Born to be a 'backer

Some guys are born to play linebacker. One Tennessee junior believes he's one of those guys ... and nothing he did in Thursday's initial spring scrimmage suggested otherwise.

Austin Johnson was the day's defensive standout - leading in tackles (8) and tackles for loss (2 for -6 yards). The rugged 6-2, 231-pounder also registered a sack and an interception.

That's an awfully impressive day's work for a guy playing defense for the first time in two years. Johnson was the Vols' No. 2 fullback in 2008 and 2009.

"The Lord made me a linebacker, and that's what I'm coming back to," he said following the scrimmage. "I'm just following His plan. I really like the transition. I'm just knocking off some rust, and I'll be back where I need to be."

Johnson recorded a mind-boggling 580 career tackles as a linebacker at Hickory (N.C.) High School and signed with UT as a linebacker prospect in December of 2007. Oddly enough, he moved to fullback for depth purposes when David Holbert tore an ACL, then moved back to linebacker this spring - again for depth purposes - when a rash of injuries decimated that position.

Although he got seven "touches" on offense last fall - one carry for two yards and six receptions for 68 yards - Johnson doesn't miss fullback.

"I really don't," he said. "I love having the rock (ball) but I can get the rock on defense."

After just three weeks back on defense, he seems to be on the verge of forgetting he ever played offense.

"I feel a lot like a linebacker," he said, grinning broadly. "I'm loving it."

Even after two years practicing and playing exclusively on offense, he says the return to defense is progressing smoothly.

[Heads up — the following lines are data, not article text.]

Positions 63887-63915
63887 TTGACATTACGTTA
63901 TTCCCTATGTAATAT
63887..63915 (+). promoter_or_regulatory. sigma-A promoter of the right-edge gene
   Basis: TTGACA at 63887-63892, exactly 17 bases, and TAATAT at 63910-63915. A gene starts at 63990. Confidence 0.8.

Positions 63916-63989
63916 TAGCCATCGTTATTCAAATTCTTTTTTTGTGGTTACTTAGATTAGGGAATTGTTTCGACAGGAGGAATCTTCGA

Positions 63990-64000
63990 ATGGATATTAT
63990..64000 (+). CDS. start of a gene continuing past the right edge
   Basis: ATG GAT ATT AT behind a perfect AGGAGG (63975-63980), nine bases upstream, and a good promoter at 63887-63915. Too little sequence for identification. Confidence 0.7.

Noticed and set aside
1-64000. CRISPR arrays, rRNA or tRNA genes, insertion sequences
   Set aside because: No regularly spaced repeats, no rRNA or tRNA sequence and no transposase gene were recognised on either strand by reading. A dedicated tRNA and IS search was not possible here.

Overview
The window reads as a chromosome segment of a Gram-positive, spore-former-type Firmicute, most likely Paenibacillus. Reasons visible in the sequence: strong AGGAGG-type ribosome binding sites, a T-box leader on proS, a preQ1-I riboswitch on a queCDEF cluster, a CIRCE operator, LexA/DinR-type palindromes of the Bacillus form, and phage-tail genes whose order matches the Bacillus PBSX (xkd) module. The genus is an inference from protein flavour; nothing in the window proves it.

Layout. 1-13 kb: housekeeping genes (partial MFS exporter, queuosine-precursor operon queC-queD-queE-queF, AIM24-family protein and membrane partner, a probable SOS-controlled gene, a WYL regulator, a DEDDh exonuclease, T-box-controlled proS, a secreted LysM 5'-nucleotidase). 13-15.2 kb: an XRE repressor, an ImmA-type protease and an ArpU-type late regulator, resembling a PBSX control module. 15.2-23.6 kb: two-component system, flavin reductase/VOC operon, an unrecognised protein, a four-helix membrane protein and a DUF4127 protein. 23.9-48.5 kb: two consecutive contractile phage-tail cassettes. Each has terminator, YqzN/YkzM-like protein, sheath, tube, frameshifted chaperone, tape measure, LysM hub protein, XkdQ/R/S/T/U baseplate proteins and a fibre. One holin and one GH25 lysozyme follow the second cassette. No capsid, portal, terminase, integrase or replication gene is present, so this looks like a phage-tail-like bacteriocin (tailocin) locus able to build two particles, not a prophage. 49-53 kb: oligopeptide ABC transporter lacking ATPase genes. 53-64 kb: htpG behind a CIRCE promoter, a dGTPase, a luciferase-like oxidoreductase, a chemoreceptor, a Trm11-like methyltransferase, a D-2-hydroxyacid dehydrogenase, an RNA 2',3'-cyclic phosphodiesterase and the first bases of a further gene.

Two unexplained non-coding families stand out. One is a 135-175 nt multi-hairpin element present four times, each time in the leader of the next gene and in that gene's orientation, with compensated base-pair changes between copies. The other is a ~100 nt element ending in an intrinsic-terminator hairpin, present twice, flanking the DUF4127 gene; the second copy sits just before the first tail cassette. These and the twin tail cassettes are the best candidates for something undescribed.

"It's going real good," he said. "I'm working hard. I'm in the film room, and (linebacker) coach (Lance) Thompson is hard on me. Herman (Lathers) and Nick (Reveiz) are really pushing me, helping me learn the system. I just feel like it's molding me into the player I want to be."

Playing linebacker at the high school level and playing it at the college is not the same, of course. Johnson knows that better than most.

"In high school I didn't really have much of a system. I was just out there trying to make tackles," he said. "In this defense I have a lot more responsibility, so that's what I'm focusing on right now."

If Johnson's head is spinning a bit, it's understandable. In his first 24 months on The Hill he already has had to adjust to two position switches and two head coaching changes.

"I've learned three different offenses since I've been here," he said. "So coming over and learning a college defense is probably the hardest part. I still need work in learning the defense and the small technique things but it'll come."

It may come quicker than expected. With so many linebackers sidelined by injuries, Johnson is getting a ton of practice repetitions each day.

"That's helping me a lot," he said. "I can spend all day in the film room and learning it on paper, but it's really about getting reps. I'm getting a lot of reps and a lot of coaching, and that's helping me a lot."

Although Tennessee's scheme is significantly more involved than the one he played in high school, Johnson says a few things haven't changed.

"Playing middle linebacker," he said, "my gaps are the same and my reads are the same."

And his passion for hitting is the same. That's the way it is when you're born to play linebacker.

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